Review: The Invisible Woman
I've always felt that there's something quite beautiful and haunting about British cinema. Actor/director Ralph Fiennes, in his second time working behind the camera, shows us just how true that can be with The Invisible Woman.
The film's trailer would lead one to believe that this is a story about a hidden romance that eventually blossoms and embraces our main characters. It is hard to believe that the great author Charles Dickens had a secret life, hiding one woman away for so long. Research proves, however, that this is actually fact... for the most part. (The story itself is based on the book The Invisible Woman: The Story of Nelly Ternan and Charles Dickens by Claire Tomalin.)
Fiennes is at his acting best, although one wouldn't expect anything less from him. His portrayal of Dickens causes one to raise eyebrows as he ping-pongs back and forth between being a jovial, brilliant artist to being a man torn between his desires and husbandly duties. This struggle is made clear when he meets Nelly (Felicity Jones), a beautiful 18-year-old actress who is enamored with Dickens' work. One might question whether his attraction to her is based on love or of flattery; perhaps it is a bit of both.
Although The Invisible Woman is romantic, it is hard to swallow at times. The way Dickens treats Nelly over the course of their relationship is quite hurtful, leaving you wondering why she even stays with him at all. Although the film's imagery is beautiful, there are many "open" moments where the narrative seems to lag and the cinematography takes the lead. Perhaps Fiennes intended for us to use those moments as a reflection of the relationship onscreen.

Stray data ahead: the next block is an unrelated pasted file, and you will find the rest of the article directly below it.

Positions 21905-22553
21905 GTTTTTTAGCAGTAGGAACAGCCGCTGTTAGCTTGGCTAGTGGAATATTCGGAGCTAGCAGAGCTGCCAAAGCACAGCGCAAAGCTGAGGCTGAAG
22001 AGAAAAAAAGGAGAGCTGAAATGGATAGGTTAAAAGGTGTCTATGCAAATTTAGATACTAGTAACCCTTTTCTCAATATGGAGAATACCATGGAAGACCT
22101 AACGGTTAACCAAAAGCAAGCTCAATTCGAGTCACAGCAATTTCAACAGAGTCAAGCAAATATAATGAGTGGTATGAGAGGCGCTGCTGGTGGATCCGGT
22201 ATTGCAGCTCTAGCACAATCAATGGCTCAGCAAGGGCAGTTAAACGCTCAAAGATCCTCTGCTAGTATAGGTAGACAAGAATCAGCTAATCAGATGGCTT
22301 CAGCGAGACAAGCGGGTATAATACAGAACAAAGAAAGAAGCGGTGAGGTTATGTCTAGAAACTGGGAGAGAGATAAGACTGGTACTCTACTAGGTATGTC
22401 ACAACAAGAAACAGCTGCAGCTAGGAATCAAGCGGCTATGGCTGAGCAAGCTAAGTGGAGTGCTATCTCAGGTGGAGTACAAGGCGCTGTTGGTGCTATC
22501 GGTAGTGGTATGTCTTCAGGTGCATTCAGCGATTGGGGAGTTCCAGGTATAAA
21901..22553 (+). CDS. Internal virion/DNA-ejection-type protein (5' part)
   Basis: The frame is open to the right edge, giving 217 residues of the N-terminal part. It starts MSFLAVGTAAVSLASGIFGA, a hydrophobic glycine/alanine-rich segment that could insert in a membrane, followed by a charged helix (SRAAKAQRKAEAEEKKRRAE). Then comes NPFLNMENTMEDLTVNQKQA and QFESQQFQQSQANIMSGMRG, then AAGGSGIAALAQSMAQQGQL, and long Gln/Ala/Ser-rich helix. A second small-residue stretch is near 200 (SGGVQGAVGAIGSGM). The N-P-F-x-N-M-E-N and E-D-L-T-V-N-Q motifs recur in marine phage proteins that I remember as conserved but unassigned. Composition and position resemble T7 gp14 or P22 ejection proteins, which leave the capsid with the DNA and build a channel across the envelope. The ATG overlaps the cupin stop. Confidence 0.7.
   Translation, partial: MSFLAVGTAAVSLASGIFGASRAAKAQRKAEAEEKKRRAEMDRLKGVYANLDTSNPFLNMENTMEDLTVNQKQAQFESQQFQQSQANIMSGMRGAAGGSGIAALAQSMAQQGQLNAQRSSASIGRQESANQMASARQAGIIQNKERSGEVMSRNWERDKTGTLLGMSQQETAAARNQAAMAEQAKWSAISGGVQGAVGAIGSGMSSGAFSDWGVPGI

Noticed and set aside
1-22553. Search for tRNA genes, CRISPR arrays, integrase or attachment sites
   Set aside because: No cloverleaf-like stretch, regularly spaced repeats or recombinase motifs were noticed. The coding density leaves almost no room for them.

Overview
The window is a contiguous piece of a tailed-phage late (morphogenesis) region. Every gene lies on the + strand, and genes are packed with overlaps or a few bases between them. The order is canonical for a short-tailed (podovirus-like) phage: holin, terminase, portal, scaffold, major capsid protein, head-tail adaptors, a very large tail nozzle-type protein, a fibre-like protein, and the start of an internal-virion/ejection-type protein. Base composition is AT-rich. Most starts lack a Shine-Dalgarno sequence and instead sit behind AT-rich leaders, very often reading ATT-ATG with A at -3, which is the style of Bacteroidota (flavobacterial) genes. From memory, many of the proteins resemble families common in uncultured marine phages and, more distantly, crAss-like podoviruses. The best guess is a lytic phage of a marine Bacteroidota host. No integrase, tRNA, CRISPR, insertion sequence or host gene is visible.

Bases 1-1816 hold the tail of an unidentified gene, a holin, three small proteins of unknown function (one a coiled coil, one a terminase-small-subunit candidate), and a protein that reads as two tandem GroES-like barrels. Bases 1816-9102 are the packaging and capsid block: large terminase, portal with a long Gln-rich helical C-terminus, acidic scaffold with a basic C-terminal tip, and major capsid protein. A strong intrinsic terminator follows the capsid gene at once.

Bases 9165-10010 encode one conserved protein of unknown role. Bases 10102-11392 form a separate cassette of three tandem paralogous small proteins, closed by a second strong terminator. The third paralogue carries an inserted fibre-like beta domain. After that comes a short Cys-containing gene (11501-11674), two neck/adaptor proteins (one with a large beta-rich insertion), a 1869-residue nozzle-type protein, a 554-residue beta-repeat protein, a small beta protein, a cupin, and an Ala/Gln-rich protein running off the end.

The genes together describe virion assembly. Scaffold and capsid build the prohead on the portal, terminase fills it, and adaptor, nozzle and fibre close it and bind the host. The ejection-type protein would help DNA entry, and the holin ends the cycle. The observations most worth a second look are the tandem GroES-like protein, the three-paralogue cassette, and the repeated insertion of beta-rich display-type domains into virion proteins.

Other great performances from the ensemble include the always charming Kristin Scott Thomas as Nelly's mother Frances, and Joanna Scanlan as Dickens' wife Catherine, who delivers perhaps the most moving and heartbreaking performance in the movie. It is clear that Fiennes has a great working relationship with all of his actors, as well as his visual team. The Invisible Woman doesn't shine as one of the greats, but there is still a lot of depth. We can only wait to see what Fiennes will unveil from behind the camera next.